Mr Fagan, the defendant, was asked to move his car by a police officer. He reversed his car as told, but accidentally drove onto the officer’s foot. When the officer told him to get off his foot, Mr Fagan told him to wait, and refused to move. He was convicted of assaulting a constable in execution of his duties, but complained that the two necessary elements of the offense – the act (actus reus) and mental state (mens rea, or guilty mind) – had not happened at the same time. When he drove onto the officer’s foot he did not intend to harm him, and at the point where he did intend to continue doing him harm he only omitted (failed) to move his car off the officer’s foot. In criminal law the two elements have to happen at the same time, so he argued that he should not be convicted.

This cunning submission however did not work. The court said that driving onto the officer’s foot and staying there was one long battery (unlawful touching of another), so that when he began intending to continue hurting the officer he was still performing the actus reus. Mr Fagan was therefore convicted of assault. Normally an omission is not an actus reus, apart from in certain circumstances such as gross negligence manslaughter, so it is interesting how the court managed to decide this was one long act rather than an act followed by an omission to correct the situation.

If you have been charged with a crime in Maryland pick up the phone and give me a call at 410-391-0552 (land) or 410-491-0227 (cell) to arrange a confidential and courteous consultation.

Sources: Oxford Royale Academy

William B. Stoebuck, Reception of English Common Law in the American Colonies, 10 Wm. & Mary L. Rev. 393 (1968), http://scholarship.law.wm.edu/wmlr/vol10/iss2/7

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Pleading guilty to certain offenses may lead to deportation.

When pleading guilty the accused faces collateral consequences including deportation. In this case a guilty plea to possession with intent to distribute “Ecstacy” triggered deportation. The Defendant was born in South Korea but has lived in the U.S. since Childhood. The Court ruled he received ineffective assistance of counsel and the case is remanded for a new trial. Justice Roberts opined
“Mr. Lee…“would have rejected any plea leading to deportation — even if it shaved off prison time — in favor of throwing a ‘Hail Mary’ at trial.”

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The Supreme Court ruled on Friday in favor of Jae Lee, who sought to go to trial after his lawyer had falsely told him that pleading guilty to a drug charge would not lead to deportation.
nytimes.com|By Adam Liptak

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Designated Driver severely injured by off duty police officer in Queens New York. Officer refuses blood/alcohol test.

 

An intoxicated off-duty detective  was involved in a car accident on April 23, 2017 in Queens, New York, that left one person critically injured police spokesman reported.

The victim was driving a Honda with two passengers when the car was rear-ended by a Mercedes driven by Officer Neville Smith, 32, authorities said.
The crash occurred at 4 a.m. Sunday on the Van Wyck Expressway in South Ozone Park.
One passenger was treated and released. Officer Smith suffered minor injuries.
Smith, 32, who works in the 48th Precinct in the Bronx,  is under investigation for driving while impaired/intoxicated. He refused  to take a blood alcohol breath. The severely injured victim  was reported to have been the designated driver on the evening/early morning hours of the fatal collision. Reports indicate that she was rear ended by the off duty driver in his Mercedes motor vehicle.law3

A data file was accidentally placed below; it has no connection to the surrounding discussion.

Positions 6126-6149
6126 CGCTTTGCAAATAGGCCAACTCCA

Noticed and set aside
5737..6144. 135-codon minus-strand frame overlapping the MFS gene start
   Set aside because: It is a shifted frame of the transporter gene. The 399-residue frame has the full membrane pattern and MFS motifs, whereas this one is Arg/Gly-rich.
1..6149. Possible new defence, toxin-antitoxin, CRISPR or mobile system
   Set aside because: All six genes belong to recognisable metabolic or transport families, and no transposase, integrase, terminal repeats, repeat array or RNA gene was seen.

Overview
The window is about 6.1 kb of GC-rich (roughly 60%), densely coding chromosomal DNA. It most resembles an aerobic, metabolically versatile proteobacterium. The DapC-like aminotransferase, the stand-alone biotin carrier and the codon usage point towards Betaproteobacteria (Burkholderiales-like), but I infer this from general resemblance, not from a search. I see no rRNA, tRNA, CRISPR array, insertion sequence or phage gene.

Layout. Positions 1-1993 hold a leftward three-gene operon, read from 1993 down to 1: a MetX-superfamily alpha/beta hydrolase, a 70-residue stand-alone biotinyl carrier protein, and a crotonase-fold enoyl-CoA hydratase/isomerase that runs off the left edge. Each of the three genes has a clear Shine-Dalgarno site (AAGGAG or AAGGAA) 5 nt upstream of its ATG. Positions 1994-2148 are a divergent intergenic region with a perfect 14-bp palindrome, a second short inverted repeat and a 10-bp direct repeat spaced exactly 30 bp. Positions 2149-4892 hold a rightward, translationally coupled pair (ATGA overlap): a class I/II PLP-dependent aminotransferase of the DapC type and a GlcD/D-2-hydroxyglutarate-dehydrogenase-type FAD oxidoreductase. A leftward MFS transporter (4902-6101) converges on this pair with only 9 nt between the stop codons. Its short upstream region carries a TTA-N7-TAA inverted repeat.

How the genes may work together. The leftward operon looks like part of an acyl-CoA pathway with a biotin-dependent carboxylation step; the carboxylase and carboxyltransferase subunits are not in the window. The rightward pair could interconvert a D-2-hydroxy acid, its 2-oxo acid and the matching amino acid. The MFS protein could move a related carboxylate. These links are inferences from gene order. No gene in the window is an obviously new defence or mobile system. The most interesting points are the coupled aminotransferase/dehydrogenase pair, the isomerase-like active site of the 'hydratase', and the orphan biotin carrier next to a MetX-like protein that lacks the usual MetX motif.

source: New York Post

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What to expect following DWI/DUI charges. What is the difference between Court proceedings and MVA (Administrative) proceedings.

In the State of Maryland a person charged with DUI/DWI faces two separate legal proceedings : a criminal trial typically in District Court or if a Jury trial is requested the case will be tried in the Circuit Court. The other proceeding is an administrative hearing regarding your driver’s license. The Motor vehicle administration (MVA) hearing is heard before an Administrative Law Judge. The ALJ does not have legal authority to send a licensee to Jail. By stark contrast, a Criminal Judge does have jurisdictional authority to sentence the Defendant to jail. The criminal trial takes place at District or Circuit Court, where a judge or jury will decide whether you are guilty of DUI/DWI. The state has the burden of proof which means the State must prove each and every element of the crime. If not proven, then Judgement of Acquital is granted for the Defendant.
The defendant has a right to trial by jury because the alleged crime carries a potential penalty of 90 days incarceration or more. NOTE, this does not necessarily mean you will receive a 90 day sentence. My mission as your defense attorney is to represent you zealously and protect your constitutional rights. Each case is unique and avoiding jail, points, fines, and whenever appropriate, conviction, is the mission of the criminal defense attorney.

The MVA administrative hearing does not address your liberty and fines, rather it addresses your license. The Administrative Law Judge (ALJ) may revoke, suspend, modify or issue a warning (public reprimand). After you are cited for driving under the influence, you will be given a temporary Maryland driver’s license and your license will be confiscated. This temporary license is set to expire in 45 days, and you have 10 days to request an administrative hearing where you can fight to keep your license. If you fail to timely request an MVA hearing and pay the filing fee your license will be suspended. It is wise to contact an Attorney immediately to protect your rights.